Eating Cactus and Liking It
Marty Martindale

When they eat it, they call it nopales. Just as we now safely eat fish which has had tiny bones, the Mexican people have demonstrated we can eat cactus without its prickly needles.

Pleasantly tart, they taste a bit like green beans or asparagus. Sometimes called “cactus paddles” or “prickly pear cactus,” they are fleshy pads about the size of one’s hand. Like so many original Mexican crops, fresh nopales are now available on a limited basis in U.S. supermarkets, also in cans or jars. Nopales are a natural on the grill and an interesting accent with grilled steaks.

Nopales are rich in dietary fiber. They are also rich in vitamins vitamin A, vitamin C and vitamin K.

Choose small or medium sized, firm pads, ones not wrinkled or mushy. A healthy color runs from pale to dark green.

Cactus pad preparation could be intimidating were it not for the folks at Rivenrock Gardens, California Certified Organic Farmers (edible cactus artisan growers)  since 1993. Take a look at their Nopale Preparation video.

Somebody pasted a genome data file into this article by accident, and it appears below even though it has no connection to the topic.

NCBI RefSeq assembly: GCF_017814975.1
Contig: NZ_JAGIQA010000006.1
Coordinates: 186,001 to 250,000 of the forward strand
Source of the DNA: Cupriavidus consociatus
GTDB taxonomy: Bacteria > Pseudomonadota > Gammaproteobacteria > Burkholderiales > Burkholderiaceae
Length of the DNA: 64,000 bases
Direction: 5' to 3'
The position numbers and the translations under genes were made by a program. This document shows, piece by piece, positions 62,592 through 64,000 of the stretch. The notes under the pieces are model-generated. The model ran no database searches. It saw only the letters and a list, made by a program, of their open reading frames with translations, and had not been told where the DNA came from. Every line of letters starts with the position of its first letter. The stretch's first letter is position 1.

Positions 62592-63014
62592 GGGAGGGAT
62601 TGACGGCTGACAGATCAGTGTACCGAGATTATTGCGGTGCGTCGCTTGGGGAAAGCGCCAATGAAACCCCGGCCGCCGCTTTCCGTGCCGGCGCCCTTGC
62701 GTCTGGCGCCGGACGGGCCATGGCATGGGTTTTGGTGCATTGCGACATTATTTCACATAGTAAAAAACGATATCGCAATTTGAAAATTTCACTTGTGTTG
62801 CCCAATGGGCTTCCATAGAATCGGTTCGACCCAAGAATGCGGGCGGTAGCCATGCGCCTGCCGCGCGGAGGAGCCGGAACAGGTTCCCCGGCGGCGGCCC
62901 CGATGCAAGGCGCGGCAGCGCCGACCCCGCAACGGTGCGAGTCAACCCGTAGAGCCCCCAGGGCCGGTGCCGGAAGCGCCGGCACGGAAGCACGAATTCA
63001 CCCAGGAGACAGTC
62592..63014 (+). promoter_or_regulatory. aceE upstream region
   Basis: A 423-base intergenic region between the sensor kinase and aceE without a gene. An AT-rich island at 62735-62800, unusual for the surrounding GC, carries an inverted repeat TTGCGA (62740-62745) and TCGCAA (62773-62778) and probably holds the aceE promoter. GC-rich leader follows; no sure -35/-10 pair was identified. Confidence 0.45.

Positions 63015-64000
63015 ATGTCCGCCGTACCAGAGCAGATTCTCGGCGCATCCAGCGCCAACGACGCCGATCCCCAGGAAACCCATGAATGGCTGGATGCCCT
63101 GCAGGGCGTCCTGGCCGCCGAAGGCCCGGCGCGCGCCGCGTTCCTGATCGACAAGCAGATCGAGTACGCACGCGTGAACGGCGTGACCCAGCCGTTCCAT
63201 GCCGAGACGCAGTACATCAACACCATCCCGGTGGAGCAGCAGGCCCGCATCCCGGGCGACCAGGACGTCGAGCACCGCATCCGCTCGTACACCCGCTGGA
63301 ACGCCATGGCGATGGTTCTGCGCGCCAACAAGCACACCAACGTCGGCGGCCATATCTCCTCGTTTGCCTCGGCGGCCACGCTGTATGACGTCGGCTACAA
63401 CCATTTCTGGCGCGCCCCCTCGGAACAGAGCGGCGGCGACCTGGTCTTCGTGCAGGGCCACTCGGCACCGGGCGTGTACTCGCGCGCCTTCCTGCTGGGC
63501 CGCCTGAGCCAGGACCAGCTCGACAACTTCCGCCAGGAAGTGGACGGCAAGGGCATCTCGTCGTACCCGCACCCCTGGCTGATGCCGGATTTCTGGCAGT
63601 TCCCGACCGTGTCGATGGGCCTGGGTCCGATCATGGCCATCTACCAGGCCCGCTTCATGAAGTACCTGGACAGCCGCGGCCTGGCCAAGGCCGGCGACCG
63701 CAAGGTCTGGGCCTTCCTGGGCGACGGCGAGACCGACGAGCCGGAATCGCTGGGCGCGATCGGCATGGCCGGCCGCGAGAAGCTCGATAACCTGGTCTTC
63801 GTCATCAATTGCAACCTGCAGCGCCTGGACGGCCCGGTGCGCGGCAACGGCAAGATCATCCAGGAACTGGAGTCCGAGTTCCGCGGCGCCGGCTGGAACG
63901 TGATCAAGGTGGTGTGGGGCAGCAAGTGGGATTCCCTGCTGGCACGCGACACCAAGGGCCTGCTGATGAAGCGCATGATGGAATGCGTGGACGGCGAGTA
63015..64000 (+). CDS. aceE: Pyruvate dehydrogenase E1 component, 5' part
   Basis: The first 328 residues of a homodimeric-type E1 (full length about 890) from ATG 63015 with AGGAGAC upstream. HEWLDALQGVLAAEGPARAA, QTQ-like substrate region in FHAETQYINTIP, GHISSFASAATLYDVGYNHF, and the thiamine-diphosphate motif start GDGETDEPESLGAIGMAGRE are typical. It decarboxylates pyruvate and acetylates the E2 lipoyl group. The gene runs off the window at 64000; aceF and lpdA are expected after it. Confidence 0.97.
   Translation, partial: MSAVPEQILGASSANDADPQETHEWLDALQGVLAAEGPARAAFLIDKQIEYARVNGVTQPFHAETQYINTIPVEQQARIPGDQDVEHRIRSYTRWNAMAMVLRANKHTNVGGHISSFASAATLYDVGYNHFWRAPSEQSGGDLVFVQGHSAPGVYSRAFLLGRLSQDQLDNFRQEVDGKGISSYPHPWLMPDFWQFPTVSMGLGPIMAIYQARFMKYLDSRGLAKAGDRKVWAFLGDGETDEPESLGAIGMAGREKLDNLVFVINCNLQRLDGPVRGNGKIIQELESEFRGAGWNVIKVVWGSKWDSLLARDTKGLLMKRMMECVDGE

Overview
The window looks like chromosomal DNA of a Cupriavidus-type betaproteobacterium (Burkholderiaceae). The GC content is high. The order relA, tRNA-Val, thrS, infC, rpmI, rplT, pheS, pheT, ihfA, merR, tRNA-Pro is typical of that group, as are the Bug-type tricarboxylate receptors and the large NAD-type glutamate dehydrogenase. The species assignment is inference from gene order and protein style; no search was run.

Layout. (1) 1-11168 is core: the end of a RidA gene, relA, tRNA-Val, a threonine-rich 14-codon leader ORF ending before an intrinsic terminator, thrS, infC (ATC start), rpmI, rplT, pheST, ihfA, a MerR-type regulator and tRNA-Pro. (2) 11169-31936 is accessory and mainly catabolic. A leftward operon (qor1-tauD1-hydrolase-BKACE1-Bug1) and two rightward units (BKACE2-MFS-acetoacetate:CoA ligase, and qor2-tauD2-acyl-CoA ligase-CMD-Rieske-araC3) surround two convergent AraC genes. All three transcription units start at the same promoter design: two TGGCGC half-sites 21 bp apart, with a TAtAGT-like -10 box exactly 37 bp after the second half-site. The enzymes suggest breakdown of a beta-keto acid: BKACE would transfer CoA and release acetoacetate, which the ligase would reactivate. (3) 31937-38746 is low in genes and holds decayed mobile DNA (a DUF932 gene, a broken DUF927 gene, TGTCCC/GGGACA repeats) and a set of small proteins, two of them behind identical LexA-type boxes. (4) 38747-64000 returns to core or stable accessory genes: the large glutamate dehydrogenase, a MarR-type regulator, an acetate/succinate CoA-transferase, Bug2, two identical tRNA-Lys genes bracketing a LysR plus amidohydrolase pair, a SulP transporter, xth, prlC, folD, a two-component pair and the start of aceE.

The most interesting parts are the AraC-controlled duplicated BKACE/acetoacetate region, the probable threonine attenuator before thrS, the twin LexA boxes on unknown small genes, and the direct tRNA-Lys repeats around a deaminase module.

Nopales give off a sticky substance similar to okra which releases during cooking. This can be rinsed off before serving or before further preparation as an ingredient.

USES: after cleaning, nopales may be cooked by either boiling or grilling.

Soups and stews
Egg dishes
Grilled as vegetable
Goes well with:  onion, garlic, poblano peppers, add lime juice, cumin and cilantro.

Check the Rivenrock Gardens site for nopales recipes.

Marty Martindale

About Marty Martindale

Foodsite Magazine and Marty aim to help the cooking-challenged avoid dependence on others due to lack of cooking knowhow. We concentrate on quick breakfasts, portable lunches and “good-4-u” night meals. With readily available web translation, the magazine explains separate foods, a little of their history, their nutrition, suggested “go-withs,” serving ideas and links to foodsites with recipes.

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